4. I my view, the bolt flying open would be something for which I would request a warranty replacement. Gamo triggers have been known to break in…

  5. The late Bob Werner (CharlieDaTuna) made a small fortune selling improved triggers for Gamo rifles. He was a friend of my brother, and once tuned a brand new Whisper that my brother gifted me. It had one of those GRT triggers, which was pretty good – but that rifle was never very accurate. It certainly seems to me that Gamo could have improved the design of their triggers easily, seeing how it could be done and noting the willingness of customers to pay a considerable amount for the improvement.

  6. Well, off topic here. I was at the NC Airgun show and ended up doing a trade for an FWB 124 Sporter. As Yogi Berra has said, it was Deja Vu all over again. Like the rifle you worked on, BB, it’s shooting in the low 500 fps range and has a buzzy spring so I guess PA will be getting an order shortly for a new piston seal and spring but I’ll wait until I open her up to see if the spring has kinks in it or just needs some heavy grease to settle it down. I don’t know if this has a leather seal in it that could be salvaged but will find out today after letting some silicone oil soak into it.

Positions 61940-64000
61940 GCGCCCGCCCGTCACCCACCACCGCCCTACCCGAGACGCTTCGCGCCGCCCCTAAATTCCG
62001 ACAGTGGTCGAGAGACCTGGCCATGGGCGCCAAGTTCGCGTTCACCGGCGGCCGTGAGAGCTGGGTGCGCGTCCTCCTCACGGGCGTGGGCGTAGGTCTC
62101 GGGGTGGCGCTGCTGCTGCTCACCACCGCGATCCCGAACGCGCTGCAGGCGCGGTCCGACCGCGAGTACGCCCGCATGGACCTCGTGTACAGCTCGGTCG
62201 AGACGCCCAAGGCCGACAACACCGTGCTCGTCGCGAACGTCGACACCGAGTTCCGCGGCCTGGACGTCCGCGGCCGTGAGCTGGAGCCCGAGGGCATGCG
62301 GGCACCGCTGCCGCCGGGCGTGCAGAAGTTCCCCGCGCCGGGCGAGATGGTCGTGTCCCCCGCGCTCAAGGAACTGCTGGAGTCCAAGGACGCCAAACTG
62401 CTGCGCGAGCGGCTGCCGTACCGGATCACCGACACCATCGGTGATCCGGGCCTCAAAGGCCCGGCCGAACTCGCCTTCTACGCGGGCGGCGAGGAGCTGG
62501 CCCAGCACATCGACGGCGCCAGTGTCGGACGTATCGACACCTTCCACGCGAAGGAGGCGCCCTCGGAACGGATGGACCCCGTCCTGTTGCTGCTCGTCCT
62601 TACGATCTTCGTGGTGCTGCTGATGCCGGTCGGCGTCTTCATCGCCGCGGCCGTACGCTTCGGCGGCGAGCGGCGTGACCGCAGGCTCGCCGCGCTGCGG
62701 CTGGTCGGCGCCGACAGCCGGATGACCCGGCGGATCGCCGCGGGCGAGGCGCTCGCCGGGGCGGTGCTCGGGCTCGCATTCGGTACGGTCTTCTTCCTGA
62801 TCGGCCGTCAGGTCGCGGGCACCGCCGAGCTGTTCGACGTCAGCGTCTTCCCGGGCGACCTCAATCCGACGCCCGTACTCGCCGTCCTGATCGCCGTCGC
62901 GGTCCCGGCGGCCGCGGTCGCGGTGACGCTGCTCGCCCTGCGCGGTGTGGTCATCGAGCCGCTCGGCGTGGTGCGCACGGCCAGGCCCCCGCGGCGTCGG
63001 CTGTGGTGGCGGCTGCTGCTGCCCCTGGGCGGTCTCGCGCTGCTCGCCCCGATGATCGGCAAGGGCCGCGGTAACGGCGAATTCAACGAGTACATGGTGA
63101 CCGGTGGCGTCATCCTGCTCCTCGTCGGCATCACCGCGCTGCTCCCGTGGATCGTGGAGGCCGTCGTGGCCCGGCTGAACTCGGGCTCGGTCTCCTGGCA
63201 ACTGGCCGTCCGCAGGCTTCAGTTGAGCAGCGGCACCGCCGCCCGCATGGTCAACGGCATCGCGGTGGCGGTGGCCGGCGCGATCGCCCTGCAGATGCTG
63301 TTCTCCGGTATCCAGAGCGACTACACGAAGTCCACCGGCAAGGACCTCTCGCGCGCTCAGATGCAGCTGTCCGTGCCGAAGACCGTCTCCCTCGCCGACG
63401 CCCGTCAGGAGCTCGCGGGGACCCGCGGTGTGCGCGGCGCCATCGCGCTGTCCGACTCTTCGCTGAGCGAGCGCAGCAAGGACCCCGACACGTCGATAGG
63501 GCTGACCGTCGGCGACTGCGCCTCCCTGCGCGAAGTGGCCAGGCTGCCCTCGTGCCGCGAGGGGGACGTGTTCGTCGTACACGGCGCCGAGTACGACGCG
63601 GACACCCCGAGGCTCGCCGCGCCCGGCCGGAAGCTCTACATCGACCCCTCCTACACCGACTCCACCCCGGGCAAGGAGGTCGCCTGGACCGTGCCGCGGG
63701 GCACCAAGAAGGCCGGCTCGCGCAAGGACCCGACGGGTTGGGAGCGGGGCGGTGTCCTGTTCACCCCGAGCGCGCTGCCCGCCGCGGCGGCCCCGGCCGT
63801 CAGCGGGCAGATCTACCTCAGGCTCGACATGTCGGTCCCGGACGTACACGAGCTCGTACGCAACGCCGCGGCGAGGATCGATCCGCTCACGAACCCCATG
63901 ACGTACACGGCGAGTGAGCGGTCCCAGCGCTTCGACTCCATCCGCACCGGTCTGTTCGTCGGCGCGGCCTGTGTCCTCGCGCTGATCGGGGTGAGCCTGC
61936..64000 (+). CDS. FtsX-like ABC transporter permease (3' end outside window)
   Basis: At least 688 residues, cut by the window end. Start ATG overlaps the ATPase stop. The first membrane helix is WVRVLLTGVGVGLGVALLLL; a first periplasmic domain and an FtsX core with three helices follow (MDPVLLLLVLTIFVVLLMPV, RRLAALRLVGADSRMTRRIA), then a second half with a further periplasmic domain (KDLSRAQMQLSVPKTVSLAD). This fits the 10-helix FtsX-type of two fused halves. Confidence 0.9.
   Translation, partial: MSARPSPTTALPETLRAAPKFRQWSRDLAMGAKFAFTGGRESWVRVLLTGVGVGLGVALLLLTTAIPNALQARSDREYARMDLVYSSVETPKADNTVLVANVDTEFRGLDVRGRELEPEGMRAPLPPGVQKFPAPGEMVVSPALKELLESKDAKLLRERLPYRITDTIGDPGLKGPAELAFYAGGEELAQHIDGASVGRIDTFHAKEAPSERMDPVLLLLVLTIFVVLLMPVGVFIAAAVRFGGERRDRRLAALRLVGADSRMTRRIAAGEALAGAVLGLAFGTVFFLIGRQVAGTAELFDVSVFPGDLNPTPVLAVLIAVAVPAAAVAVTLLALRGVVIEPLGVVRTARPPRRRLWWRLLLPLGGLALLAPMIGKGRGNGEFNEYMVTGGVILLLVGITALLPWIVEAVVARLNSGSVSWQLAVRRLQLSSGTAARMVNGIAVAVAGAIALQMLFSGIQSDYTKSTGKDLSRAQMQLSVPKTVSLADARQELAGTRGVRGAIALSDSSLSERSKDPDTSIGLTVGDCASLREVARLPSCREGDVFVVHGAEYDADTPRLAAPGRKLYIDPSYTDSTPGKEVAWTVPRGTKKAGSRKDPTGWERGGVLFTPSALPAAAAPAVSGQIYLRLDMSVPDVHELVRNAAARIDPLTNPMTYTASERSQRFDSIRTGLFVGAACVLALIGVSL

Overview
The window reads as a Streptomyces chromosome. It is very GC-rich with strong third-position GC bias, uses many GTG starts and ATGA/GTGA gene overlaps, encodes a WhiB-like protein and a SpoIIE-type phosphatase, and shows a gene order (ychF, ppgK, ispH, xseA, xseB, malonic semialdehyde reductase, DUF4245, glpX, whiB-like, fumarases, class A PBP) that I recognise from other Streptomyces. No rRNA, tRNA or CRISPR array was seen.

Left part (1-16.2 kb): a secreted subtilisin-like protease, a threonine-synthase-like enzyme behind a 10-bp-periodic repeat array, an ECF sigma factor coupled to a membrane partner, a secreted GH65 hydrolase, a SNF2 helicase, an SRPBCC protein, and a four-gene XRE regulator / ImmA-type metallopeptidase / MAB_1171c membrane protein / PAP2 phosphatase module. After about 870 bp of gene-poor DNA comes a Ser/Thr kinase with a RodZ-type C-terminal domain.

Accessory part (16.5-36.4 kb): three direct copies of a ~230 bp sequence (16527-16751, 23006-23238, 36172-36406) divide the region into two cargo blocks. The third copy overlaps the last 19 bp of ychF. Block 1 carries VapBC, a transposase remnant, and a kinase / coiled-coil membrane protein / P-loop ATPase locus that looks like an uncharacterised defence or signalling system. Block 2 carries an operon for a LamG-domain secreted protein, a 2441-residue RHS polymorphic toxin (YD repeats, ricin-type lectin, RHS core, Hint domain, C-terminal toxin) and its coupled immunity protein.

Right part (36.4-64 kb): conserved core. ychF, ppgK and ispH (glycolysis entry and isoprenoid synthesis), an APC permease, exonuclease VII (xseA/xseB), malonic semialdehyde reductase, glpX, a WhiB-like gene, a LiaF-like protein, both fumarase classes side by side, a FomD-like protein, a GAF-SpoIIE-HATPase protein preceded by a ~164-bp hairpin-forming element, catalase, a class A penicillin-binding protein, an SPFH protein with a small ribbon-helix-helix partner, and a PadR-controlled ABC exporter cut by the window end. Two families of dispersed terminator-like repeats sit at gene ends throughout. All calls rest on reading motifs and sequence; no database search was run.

Fred formerly of the Peeples Demokratik Republic of NJ how happily in GA

    • Fred,

      Feinwerkbau never used leather seals. That one is disintegrating. I have another one to reseal here in Texas. Reader Cloud9 has a friend at his gun club who bought it new and the seal just gave out.


          • On order. The rough edges were caused by my pliers trying to get the seal up a bit so I could pop it out with a screwdriver blade. The spring’s condition was dry but rolling it on the ground showed no kinks nor were there any visible to my eye. Boy, I haven’t used my home made spring compressor since I worked on my RWS 350!

            Also on order is a seal kit for a Daisy Powerline 880 which I got from my wife’s friend after her father passed away. She is afraid of all things in the shape of a firearm and gave me her father’s small collection including an old Sherman/Benjamin 392 and the Chinese B-5 Amputator which is surprisingly accurate.

            Fred formerly of the Demokratik Peeples Republik of NJ now happily in GA

    • Oh man! I missed you! I was there on Saturday! There were a bunch of FWB124’s there this year. Some were quite reasonable, and others were quite high. After buying two airguns, I just could not swing anymore.

      • Yeah, I traded my Walther Lever Action plus some cash for this one. I thought it was a bit weak and of course, the spring was buzzing like a nest of yellow jackets but tonight, I see the spring is not kinked so only have to spring (pun intended) for a new seal. I was looking for a tall guy in a hat but didn’t see you. Of course, we haven’t seen each other since the days of Roanoke. Till next year then.


  7. B.B. and Readership,

    Orv needs our help with his TX 200 air rifle:
    As I said I don’t own one but these are just barrel seals that he needs to replace…